Nevertheless, each track and every race can present particular challenges. At Suffolk, it’s the landscape.
“There are s few trees in the middle so you get a little blind by the six furlong point, more in the turn than when they go in the chute,” said Johnson, who knew by age 3 that this was his life’s calling. “It’s a really lovely, lovely track to call and they’ve got a really lovely booth that would put most booths in Great Britain to shame. Suffolk is a charming track and what you see on the feed doesn’t do it justice. And you do get the sense it’s a proper, old school racetrack. You get the feel there is history here.”
Johnson, who considers 2010 Breeders’ Cup Classic winner Blame his favorite horse and 2009 Kentucky Derby winner Mine That Bird’s victory his favorite- as well as career-making- call, has met members of the British royal family.
“We know that Her Majesty (Queen Elizabeth II) watches racing quite regularly on the two race channels that we have. I was lucky enough to be introduced to the Queen Mother (Elizabeth) a couple of times when she was alive at Sandown Park. She was a wonderful lady,” he said. “In fact, I called the Queen Mother’s last ever winner before she died (in March 2002). The horse’s name was First Love. He started his career running in Her Majesty’s colors on the flat and then went on to run in the Queen Mum’s colors over jumps. I’m quite proud of calling her last winner.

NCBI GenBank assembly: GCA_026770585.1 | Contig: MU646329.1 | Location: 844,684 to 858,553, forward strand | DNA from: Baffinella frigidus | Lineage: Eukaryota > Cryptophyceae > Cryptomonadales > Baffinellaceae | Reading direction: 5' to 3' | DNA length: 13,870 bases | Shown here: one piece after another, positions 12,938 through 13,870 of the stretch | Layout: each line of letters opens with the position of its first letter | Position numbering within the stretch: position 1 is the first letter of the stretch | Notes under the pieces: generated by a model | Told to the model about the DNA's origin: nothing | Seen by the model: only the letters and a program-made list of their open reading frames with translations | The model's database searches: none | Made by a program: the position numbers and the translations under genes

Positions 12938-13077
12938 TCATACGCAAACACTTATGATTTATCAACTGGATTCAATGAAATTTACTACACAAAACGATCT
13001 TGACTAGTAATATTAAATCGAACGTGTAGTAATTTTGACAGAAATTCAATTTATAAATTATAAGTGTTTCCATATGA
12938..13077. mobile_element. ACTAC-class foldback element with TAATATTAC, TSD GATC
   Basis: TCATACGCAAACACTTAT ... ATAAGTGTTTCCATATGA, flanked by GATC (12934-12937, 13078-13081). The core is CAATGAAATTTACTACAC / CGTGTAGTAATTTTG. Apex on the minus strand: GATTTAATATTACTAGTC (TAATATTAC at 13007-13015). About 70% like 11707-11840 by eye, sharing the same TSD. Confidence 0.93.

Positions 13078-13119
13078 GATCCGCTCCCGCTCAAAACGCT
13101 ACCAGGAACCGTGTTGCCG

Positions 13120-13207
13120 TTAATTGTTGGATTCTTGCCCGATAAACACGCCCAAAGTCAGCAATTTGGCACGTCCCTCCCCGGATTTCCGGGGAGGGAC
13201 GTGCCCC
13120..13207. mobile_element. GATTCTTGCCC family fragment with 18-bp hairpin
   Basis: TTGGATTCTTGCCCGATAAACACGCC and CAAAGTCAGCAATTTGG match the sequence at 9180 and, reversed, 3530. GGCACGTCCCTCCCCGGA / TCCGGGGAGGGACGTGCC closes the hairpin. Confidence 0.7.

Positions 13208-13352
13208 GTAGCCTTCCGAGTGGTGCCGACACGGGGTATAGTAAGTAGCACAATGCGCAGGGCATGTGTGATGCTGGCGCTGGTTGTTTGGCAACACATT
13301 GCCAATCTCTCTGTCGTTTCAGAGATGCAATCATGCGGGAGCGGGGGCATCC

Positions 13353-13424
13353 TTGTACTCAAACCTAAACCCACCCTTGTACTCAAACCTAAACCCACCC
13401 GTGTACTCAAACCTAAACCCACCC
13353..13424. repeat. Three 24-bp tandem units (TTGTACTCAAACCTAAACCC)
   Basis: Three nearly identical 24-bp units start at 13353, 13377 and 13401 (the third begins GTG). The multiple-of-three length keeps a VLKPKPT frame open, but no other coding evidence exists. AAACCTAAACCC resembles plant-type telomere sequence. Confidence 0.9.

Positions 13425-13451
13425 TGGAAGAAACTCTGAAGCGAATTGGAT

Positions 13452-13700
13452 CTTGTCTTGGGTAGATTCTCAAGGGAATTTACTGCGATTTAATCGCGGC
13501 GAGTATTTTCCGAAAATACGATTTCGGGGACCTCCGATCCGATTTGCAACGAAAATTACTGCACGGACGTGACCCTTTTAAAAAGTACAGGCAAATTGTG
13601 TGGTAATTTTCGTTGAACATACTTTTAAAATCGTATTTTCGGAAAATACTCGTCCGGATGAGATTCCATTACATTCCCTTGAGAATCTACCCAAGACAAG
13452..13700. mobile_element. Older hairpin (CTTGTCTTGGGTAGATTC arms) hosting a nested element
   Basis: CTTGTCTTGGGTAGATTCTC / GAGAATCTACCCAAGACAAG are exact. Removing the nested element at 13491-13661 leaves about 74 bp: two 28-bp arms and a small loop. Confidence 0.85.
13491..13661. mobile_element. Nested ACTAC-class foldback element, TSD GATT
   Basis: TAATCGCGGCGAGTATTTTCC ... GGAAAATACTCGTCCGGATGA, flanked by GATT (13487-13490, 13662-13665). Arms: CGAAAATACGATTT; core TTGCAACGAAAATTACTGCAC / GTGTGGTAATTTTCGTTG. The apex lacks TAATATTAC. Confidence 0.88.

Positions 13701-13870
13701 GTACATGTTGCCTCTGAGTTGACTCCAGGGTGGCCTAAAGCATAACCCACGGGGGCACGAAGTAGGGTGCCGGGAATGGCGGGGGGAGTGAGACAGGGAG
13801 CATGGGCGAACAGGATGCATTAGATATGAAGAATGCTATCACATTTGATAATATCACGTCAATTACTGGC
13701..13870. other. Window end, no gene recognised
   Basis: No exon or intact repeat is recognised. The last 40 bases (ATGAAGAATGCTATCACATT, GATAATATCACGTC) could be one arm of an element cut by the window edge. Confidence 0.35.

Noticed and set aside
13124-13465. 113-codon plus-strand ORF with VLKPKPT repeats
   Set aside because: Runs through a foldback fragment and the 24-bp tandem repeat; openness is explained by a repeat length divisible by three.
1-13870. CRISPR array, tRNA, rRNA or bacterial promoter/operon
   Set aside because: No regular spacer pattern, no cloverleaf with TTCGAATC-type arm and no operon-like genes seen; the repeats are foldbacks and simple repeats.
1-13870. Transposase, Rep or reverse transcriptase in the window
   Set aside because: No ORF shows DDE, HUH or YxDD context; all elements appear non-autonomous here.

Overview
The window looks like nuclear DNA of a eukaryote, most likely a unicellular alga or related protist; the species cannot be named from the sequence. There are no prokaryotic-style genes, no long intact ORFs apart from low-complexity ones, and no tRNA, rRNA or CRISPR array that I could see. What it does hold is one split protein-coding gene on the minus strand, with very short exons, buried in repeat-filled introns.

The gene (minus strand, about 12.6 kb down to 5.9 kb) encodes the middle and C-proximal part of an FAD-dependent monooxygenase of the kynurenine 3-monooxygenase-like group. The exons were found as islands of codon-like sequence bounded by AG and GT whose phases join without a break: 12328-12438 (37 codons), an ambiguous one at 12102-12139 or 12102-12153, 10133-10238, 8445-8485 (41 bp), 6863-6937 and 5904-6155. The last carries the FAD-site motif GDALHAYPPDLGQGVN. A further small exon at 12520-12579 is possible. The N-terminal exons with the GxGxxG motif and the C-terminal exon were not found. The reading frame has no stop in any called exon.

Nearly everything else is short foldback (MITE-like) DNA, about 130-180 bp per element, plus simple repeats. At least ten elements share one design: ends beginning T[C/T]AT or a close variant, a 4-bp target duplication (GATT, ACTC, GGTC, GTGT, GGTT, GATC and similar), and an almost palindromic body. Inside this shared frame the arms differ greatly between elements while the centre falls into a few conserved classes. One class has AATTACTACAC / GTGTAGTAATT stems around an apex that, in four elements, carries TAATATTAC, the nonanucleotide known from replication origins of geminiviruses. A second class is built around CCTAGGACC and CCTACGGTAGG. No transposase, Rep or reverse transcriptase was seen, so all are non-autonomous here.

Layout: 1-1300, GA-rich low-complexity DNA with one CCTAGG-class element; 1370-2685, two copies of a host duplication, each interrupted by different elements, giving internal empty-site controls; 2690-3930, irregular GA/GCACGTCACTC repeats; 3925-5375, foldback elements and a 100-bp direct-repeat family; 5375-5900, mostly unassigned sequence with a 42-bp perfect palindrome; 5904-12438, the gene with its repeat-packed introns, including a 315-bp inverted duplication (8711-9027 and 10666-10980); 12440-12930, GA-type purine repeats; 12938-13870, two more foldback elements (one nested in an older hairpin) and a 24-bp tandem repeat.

“You watch a film like The King’s Speech and you see what she went through. And on several occasions she held the royal family together through the second World War, through an abdication (of King Edward VIII) so she therefore became the queen, effectively, and then through the rise of the Third Reich, and later on through all of the controversy with what went on with Princess Diana. Let us also not forget that she was the best ambassador for horse racing that Britain has probably ever had. It was great to meet her.”
Unlike in America, in Britain there is a small and finite number of professional race callers who are individually assigned to the most important events. Johnson was elated to learn recently he has been selected as the announcer for the prestigious Grade 1 King George at Kempton Race Course during the Christmas season and the steeplechase event will be another gold star on his impressive and growing resume.
Yet he has no desire to call more tracks and big races across North America.
“At the moment, although I would never say no, I am in the most enviable position that any professional, not just a track announcer, or anyone in any walk of life, can have,” he said. “I am in that pleasant position where I have my cake and I can eat it. I have no idea how long this ride will last. Now I’m calling really big races in Britain. I do things like the Cheltenham Festival and the Grand National. I’ve done 12 St. Ledgers, which is the final leg of the Triple Crown. Now the Homecoming Meet at Churchill automatically draws me out of the St. Ledger, but that was bound to clash. But really, I absolutely adore my top class jump racing.”
He and Rachel, who is American and employed by Churchill Downs, could not be happier with the way everything is coming together.
“I’m just very lucky. I absolutely adore it here and Rachel absolutely adores Britain, so we’re both very happy and we enjoy a wonderful lifestyle at the moment,” he said.